With most of the failing financial institutions gone or acquired by others and a bailout trying to take shape, we should take a moment to reflect on our personal financial situation. In the last several months, people have lost their jobs and homes, lost money in the stock market and endured an emotional roller coaster that no one wants to ride. It’s been tough, to put it mildly. But, it also offers an opportunity of hindsight. Here are a few takeaway lessons we can personally learn from, so we never have to feel trapped like we did for the last few months.
Learning to be flexible and creative
Learn to invest smarter the rest: Easier said the done, right? Actually, it doesn’t have to be complicated as we think. We just have to take a more proactive role in learning to invest rather than just say “we are in it for the long term.” We don’t have to be in the stock market 100% of the time to be in it for the long term. We just need to know what to invest in, when to invest, when to stay out, what to look for, have a stop program to protest us and learn to the correct way to diversify. These posts and my guide give great insight in how to get started. There is no excuse for you not to do better!
Build an emergency savings account: Yeah, yeah, I heard that one before. I know it’s hard and takes discipline, but we realize how important that becomes when things get rough. Having an emergency savings account offers several advantages:
- You don’t have to tap your 401(k)
- You have to time to rearrange your finances to make things work
- You have a financial and, more importantly, an emotional cushion that you can rely on
- Developing the discipline to save is a handy, transferable skill that can be used to pay off other things, like credit cards
Pay off credit card debt: Now may not be the best time to pay off your credit card, but you should start to develop a plan of action to eventually pay off credit card debt. That extra $200 or more a month you pay in debt could’ve gone into your pocket or help pays bills. From now on, consider the savings from not having your monthly payment as a raise without asking your boss or as an extra savings advantage when times get tough in the future. Or, you could be putting it towards your retirement plan.
Frugal Living: Tightening your belt during tough times puts you into survival mode. Imagine if you are able to extend that through good times as well. Being able to live cheaply throughout your life provides you not only the economic cushion of savings for you to invest what you have, but cheap living also gives you the resourcefulness of being able to change your life in an instant. If you know how to cut back because it is a part of your normal routine, you can start to build that psychological freedom to reach your life goals. You will now have more economic freedom to move your life in the direction you want it to go. Start by living below your means.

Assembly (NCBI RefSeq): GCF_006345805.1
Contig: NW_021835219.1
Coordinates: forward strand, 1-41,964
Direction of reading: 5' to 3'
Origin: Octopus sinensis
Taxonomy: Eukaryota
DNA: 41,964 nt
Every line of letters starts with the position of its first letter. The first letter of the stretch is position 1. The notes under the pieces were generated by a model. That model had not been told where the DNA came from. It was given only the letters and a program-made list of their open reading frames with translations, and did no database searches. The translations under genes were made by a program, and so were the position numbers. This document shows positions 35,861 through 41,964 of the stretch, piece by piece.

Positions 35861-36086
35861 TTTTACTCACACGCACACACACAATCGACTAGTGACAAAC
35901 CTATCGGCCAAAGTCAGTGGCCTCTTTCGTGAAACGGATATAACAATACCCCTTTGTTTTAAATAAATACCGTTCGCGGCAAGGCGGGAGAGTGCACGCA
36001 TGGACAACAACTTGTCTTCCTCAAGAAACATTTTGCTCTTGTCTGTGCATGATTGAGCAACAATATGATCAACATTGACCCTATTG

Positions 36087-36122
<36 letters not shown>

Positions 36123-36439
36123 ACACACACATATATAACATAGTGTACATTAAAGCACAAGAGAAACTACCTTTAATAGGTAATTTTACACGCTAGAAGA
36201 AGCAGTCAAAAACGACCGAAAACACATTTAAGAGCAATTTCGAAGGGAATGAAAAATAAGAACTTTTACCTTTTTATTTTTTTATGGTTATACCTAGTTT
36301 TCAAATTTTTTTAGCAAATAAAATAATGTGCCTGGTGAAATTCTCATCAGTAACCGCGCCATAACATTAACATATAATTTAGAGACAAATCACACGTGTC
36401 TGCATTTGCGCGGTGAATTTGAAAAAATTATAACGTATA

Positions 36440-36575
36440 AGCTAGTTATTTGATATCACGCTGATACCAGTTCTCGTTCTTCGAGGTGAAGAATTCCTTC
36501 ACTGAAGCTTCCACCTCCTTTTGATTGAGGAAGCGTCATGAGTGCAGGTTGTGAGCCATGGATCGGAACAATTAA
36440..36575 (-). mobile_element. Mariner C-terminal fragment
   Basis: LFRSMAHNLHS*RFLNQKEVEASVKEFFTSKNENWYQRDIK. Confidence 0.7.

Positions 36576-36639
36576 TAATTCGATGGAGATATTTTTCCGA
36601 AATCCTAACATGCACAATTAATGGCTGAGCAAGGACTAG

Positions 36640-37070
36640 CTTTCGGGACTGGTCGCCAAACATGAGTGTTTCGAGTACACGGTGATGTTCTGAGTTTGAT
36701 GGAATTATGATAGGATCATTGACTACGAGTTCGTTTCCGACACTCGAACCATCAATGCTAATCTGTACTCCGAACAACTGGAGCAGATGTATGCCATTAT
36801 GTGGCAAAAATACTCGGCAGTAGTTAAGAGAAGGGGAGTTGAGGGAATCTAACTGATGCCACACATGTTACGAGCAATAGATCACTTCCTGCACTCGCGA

Be willing to change your job or careers: I know it sounds obvious, but when it comes down to it, many don’t want to change. They already know how to do their jobs. Tell that to all the mortgage brokers, real estate agents, construction workers and Wall Street investment bankers who lost their jobs in the last few years. It’s in our best interest to be on the lookout for trends in our own industry, and to be flexible to move to another industry if need be. Focus your attention on the transferable skills you already have. If you need more education, approach your boss, or look to more cost effective educational solutions at the community college to provide alternative career paths.
Value what’s important: Investing right and saving is not the only thing in life that matters. They are just tools so you can live the life your want to live. While they help provide the ability to make choices, it is up to you to examine what you want to do with you life, where you want to go and what you want to experience.
Tough times are a measuring stick for how we handle and adapt to difficult situations. But it also demonstrates how flexible and creative we can be as life changes. We can’t always have an ascending line of wealth presented to us. It’s is up to us to make the changes necessary to give us room during the more difficult times so we can get back on that path when times get better.